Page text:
This September, some AirPennNet users in the area were wounded by Snow Leopard problems.
While there were no confirmed physical injuries, some students were unable to connect to Penn's wireless network after installing Apple's Snow Leopard software update.
According to Mark Aseltine, IT executive director of Technical Support Services at the Office of Information Systems and Computing, these issues are caused by a modified network interface and can be reconfigured in 18 easy steps, available on Penn Computing's Web site.
Snow Leopard, also known as Mac OS 10.6, includes a variety of upgrades to speed and functionality. ISC testers reported that Snow Leopard "installs more quickly, boots faster and performs various Finder functions more quickly."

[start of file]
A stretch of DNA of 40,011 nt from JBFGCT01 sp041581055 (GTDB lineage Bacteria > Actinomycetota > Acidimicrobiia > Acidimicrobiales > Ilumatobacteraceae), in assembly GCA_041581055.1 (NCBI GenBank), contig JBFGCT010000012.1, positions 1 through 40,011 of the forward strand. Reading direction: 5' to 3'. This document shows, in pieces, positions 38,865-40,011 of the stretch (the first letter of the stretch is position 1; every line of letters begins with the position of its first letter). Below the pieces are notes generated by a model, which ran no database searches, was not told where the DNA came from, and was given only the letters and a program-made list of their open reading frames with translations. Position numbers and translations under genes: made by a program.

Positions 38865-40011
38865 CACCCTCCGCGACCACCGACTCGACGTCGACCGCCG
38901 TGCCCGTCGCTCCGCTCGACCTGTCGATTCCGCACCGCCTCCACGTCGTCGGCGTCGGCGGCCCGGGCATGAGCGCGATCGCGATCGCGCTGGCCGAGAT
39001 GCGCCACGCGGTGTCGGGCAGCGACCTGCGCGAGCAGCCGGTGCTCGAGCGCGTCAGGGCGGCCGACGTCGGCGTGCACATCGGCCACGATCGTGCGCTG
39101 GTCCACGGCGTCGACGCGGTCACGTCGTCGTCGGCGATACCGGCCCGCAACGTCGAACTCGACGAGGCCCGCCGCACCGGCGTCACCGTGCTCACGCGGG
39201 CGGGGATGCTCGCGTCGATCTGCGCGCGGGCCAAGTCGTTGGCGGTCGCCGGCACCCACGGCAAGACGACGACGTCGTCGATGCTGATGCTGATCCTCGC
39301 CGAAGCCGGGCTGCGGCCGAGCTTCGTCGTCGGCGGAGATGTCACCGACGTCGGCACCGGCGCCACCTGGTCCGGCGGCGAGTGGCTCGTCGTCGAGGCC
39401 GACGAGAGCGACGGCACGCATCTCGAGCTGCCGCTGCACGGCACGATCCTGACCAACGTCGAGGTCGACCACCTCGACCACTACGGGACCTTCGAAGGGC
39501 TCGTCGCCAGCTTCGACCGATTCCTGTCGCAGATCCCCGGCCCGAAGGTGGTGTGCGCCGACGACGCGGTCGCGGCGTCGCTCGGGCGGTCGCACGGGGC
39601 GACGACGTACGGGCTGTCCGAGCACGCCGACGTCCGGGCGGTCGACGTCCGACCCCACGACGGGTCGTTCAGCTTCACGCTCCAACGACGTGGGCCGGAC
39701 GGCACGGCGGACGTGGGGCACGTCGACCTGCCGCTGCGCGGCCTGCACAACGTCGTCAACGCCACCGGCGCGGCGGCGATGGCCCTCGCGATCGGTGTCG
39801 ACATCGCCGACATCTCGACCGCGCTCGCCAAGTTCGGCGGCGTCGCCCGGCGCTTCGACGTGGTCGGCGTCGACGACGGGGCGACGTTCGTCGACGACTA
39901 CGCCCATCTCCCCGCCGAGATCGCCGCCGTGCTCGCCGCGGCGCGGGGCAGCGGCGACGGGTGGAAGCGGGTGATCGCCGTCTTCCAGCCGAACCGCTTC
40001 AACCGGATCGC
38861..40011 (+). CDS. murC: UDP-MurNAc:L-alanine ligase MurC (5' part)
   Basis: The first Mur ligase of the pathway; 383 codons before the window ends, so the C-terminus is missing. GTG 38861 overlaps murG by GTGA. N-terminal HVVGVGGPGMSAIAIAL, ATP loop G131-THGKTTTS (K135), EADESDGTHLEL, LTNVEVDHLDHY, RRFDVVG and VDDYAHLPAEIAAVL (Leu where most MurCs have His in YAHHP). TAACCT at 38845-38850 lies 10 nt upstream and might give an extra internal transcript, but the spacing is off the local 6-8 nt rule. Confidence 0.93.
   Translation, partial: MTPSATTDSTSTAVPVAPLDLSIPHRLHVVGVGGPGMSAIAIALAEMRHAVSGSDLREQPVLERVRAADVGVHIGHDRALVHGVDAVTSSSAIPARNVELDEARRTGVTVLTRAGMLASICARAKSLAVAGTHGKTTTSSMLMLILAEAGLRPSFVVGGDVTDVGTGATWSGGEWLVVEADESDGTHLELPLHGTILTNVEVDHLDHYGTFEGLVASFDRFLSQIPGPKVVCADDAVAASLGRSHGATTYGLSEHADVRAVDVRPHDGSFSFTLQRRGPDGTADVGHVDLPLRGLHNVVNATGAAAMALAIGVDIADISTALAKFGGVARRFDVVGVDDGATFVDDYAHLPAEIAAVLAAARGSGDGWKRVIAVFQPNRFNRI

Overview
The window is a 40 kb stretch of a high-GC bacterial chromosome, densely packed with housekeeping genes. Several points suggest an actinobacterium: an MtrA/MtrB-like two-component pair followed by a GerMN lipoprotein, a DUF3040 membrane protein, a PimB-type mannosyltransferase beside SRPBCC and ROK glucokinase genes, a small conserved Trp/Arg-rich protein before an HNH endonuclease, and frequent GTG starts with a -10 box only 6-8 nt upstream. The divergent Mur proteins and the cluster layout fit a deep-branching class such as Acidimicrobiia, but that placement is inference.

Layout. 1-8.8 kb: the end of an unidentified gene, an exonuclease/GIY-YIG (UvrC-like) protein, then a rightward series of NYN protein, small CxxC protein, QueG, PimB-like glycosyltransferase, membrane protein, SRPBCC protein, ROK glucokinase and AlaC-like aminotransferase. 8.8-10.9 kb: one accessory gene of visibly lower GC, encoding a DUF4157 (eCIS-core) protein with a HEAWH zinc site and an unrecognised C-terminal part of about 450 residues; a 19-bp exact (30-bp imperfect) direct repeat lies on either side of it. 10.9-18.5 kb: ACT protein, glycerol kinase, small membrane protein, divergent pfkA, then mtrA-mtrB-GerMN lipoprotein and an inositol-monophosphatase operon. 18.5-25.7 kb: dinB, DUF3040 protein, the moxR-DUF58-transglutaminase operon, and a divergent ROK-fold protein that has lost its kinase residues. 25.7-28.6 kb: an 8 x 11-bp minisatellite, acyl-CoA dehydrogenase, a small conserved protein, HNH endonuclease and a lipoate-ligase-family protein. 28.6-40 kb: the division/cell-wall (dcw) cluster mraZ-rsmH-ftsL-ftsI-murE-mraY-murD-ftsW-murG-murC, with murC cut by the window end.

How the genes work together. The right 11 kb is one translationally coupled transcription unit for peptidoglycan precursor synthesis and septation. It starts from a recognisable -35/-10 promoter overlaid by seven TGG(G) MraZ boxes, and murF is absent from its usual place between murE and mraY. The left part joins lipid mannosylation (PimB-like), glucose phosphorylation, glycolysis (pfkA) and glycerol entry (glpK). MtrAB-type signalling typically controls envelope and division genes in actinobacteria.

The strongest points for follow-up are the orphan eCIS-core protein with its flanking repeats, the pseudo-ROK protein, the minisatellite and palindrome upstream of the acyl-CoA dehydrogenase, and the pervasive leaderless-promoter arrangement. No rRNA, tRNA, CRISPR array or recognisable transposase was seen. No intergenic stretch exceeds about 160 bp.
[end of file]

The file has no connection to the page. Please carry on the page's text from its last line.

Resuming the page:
The program is available at Penn Computer Connection for $29 to users of Mac OS 10.5 and $98 for users of Mac OS 10.4. AirPennNet is said to operate properly on laptops purchased with Snow Leopard preinstalled.
Officially, ISC recommends a "wait-and-see" approach, as Norton Antivirus and other applications still have some compatibility issues with the new operating system.